COWBOY COPAS Sings His All-Time Hits

Wednesday, March 25, 2015

Following on the popularity of previous posts, another Cowboy Copas LP. "Cowboy Copas Sings His All-Time Hits" (King 553, 1958) was the first Copas long play released. A few of the songs here are also included on previously posted LPs, but followers of the Scratchy Attic may appreciate having a transfer of this complete album as such.

Liner notes are as follows:

One of the major reasons back of the popularity of tall, deep-voiced Lloyd (Cowboy) Copas is the all-time broadcasting record he holds. During the past fifteen years he has appeared on more than two hundred radio stations in the United States, Canada and Mexico in addition to his present shows on the Grand Ole Opry.
“Cowboy” Copas, as he’s known, was so named by a radio announcer who, when he first saw him said “you look like a real cowboy” and the pseudonym has stuck by Copas ever since. That same announcer was also one of the first people with whom Copas worked professionally and encouraged the hillbilly waltz king in all his endeavors.
As far back as Copas can remember he’s loved music and the entertainment field generally. His burning ambition for show business and an overpowering desire to be a part of it got him into a couple of road shows when he was still a kid, and this to him was an experience which to this day he recalls as one of most thrilling things that has ever happened to him. He recalls too, that the encouragement given him by members of his family was a great help in getting him started as a Country and Western entertainer. His folks were all music- minded. Every member of his family played an instrument or sang and loved everything that was a part of music. “The advice from my family was sincere and constructive. I guess that’s why the feeling for an entertainer’s career was so strong in me” Copas recalls.
Although Copas is now recognized as one of the top entertainers in the folk music field, he first appeared on the stage because of a dare. In former days Copas sang very little; he depended on his tricky guitar playing to entertain his friends. One day he met an Indian boy named Natchee. Since Copas himself is about one-quarter Indian, the two became fast friends. It was Natchee who dared Copas to enter an amateur contest with him in Cincinnati. Though he didn’t believe he had a chance of winning, the Cowboy agreed to play the guitar while Natchee played the fiddle. To the surprise of both, they took first prize in the competition. This led to one night stands throughout the country at fairs, nightclubs or anything that came along. While on the road they began conducting fiddling contests of their own.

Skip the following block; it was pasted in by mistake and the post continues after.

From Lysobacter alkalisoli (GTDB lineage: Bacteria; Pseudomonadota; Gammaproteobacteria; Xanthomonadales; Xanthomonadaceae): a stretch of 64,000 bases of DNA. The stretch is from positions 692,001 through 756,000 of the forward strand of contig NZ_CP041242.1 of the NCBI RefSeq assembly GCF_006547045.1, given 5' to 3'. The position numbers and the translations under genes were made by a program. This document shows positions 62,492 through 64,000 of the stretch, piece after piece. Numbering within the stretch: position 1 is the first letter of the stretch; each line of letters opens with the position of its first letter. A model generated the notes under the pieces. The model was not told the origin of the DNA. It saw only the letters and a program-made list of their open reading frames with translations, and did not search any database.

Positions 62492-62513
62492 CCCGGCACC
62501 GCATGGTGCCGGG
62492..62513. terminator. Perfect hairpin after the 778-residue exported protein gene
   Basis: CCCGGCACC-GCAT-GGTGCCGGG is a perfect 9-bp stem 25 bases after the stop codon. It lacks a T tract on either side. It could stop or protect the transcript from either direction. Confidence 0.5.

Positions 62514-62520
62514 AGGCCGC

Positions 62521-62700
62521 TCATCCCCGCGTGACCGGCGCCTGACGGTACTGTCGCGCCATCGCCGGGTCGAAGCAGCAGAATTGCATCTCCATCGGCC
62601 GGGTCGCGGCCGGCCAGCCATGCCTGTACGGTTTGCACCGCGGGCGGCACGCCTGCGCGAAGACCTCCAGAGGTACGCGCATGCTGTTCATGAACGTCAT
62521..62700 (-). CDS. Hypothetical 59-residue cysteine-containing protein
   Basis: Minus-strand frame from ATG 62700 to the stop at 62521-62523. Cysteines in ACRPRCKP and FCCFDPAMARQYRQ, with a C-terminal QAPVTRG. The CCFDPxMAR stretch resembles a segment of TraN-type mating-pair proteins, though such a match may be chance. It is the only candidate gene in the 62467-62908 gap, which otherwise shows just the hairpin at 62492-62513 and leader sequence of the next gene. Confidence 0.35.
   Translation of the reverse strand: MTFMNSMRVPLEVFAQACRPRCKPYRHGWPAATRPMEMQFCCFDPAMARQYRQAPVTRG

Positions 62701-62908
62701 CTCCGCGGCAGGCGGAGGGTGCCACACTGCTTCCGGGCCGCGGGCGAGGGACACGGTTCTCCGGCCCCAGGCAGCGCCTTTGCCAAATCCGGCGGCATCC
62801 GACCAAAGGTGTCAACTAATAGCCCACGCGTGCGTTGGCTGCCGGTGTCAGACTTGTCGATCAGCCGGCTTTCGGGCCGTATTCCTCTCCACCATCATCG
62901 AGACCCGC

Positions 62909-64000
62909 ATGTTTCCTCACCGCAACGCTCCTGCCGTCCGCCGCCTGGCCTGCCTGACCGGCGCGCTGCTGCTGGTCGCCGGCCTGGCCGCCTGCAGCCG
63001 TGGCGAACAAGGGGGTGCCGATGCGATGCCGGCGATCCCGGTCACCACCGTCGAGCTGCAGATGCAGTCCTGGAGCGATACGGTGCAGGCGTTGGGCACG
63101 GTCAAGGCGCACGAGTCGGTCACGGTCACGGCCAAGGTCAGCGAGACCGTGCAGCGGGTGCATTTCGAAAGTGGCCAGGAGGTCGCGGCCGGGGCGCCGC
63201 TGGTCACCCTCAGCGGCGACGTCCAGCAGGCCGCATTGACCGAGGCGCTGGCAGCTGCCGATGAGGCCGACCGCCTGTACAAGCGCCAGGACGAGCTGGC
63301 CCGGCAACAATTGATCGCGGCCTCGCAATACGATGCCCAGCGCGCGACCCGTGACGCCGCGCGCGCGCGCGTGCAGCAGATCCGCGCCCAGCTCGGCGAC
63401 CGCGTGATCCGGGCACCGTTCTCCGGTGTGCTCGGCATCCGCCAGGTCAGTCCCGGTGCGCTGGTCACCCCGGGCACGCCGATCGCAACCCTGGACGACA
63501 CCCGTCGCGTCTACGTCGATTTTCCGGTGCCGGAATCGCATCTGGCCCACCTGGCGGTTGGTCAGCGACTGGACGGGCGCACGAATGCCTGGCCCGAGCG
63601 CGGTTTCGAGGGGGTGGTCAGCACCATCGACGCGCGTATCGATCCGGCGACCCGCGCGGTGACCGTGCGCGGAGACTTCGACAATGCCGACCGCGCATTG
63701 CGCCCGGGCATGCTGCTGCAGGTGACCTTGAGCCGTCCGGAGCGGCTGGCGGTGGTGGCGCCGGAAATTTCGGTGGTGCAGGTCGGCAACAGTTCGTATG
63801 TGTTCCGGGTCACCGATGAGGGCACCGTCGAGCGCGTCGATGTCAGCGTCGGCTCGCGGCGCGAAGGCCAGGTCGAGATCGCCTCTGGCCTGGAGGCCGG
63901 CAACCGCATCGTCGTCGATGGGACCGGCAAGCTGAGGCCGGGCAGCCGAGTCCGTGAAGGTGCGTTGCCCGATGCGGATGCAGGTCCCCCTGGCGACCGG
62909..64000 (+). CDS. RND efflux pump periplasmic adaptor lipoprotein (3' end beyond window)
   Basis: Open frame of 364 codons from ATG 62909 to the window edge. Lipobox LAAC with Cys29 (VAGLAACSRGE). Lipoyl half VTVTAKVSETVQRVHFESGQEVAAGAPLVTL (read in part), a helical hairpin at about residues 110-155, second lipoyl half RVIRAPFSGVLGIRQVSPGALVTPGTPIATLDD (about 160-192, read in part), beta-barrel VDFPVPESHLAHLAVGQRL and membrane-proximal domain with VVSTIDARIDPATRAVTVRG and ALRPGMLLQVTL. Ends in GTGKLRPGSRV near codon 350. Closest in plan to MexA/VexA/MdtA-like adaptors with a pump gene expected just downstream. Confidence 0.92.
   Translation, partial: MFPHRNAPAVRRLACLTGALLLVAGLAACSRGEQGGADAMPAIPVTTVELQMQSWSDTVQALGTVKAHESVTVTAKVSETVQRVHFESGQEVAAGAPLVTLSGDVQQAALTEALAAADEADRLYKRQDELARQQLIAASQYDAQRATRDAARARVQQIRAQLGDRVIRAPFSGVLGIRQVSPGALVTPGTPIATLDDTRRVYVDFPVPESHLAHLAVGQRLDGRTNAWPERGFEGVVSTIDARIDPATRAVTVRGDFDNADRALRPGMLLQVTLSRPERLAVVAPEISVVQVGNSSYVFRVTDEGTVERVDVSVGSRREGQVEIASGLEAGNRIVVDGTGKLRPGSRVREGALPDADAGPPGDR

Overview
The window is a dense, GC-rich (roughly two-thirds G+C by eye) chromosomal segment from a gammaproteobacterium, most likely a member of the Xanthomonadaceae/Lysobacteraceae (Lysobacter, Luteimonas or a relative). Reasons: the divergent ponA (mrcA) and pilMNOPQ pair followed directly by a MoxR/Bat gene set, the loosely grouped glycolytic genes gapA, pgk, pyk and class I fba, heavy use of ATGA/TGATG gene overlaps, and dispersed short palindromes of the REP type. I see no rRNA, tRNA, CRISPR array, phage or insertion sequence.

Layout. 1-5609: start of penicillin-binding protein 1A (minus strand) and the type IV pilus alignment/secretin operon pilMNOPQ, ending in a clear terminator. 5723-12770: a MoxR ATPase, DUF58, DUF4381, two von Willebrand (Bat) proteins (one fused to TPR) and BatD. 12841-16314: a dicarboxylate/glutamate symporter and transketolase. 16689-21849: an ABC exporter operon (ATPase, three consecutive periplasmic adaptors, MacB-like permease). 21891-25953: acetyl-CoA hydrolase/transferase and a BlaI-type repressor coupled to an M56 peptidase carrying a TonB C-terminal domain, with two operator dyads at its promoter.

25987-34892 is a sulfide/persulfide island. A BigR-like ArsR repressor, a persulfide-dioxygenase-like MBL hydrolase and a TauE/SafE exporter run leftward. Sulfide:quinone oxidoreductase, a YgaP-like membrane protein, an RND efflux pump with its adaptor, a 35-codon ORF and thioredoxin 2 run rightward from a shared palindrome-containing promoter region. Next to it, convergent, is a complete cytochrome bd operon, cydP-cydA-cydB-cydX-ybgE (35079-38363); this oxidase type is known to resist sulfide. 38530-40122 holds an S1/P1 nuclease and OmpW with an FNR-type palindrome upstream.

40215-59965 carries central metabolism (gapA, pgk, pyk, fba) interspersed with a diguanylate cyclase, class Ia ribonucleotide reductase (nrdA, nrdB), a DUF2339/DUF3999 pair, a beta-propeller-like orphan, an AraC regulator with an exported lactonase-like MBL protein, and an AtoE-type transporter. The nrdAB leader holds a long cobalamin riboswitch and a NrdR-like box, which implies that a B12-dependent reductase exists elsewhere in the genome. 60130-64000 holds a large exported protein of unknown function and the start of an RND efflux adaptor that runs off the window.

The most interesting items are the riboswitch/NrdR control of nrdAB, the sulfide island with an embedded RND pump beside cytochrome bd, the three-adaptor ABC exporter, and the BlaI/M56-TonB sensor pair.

Copas first gained national recognition for the many waltzes he introduced and for the way in which he did them — just a little bit different, a little “dreamier” than anybody else — and people began referring to him as the Hillybilly Waltz King.
Cowboy Copas was one of the first artists to sign with the King Record Company and a lot of water has passed under the bridge since that time, and many, many record hits. The first record that he recorded “Fillipino Baby” is represented here and it is only fitting that it should appear in this, his first long playing album. Many of the waltzes that Copas made famous are also here for your continued entertainment. A truly enjoyable album designed not only for the thousands of Cowboy Copas fans but for all lovers of Country and Western music. Here is Cowboy Copas singing his All-time hits.

Includes jacket and label scans.


1. Filipino Baby
2. I'm Waltzing With Tears In My Eyes
3. Tragic Romance
4. Down In Nashville Tennessee
5. Hangman's Boogie
6. Kentucky Waltz
7. Signed, Sealed And Delivered
8. Breeze
9. The Strange Little Girl
10. Candy Kisses
11. Honky Tonkin'
12. Tennessee Waltz

*download here*


boppinbob said...

Thanks Lefty. Remembering Cowboy Copas on his birthday.
Lloyd Estel Copas (July 15, 1913 – March 5, 1963.
Regards, Bob)

CountryFan said...


I have an LP by George Beck and his Jamboree Boys and I can't find any info on it. It's on the Rodeo Country Western label and all songs are mono , so I would guess it's mid 50's vintage but I was wondering if you might have an exact recording date(s) for my database.

Thanks in advance for nay help you can provide.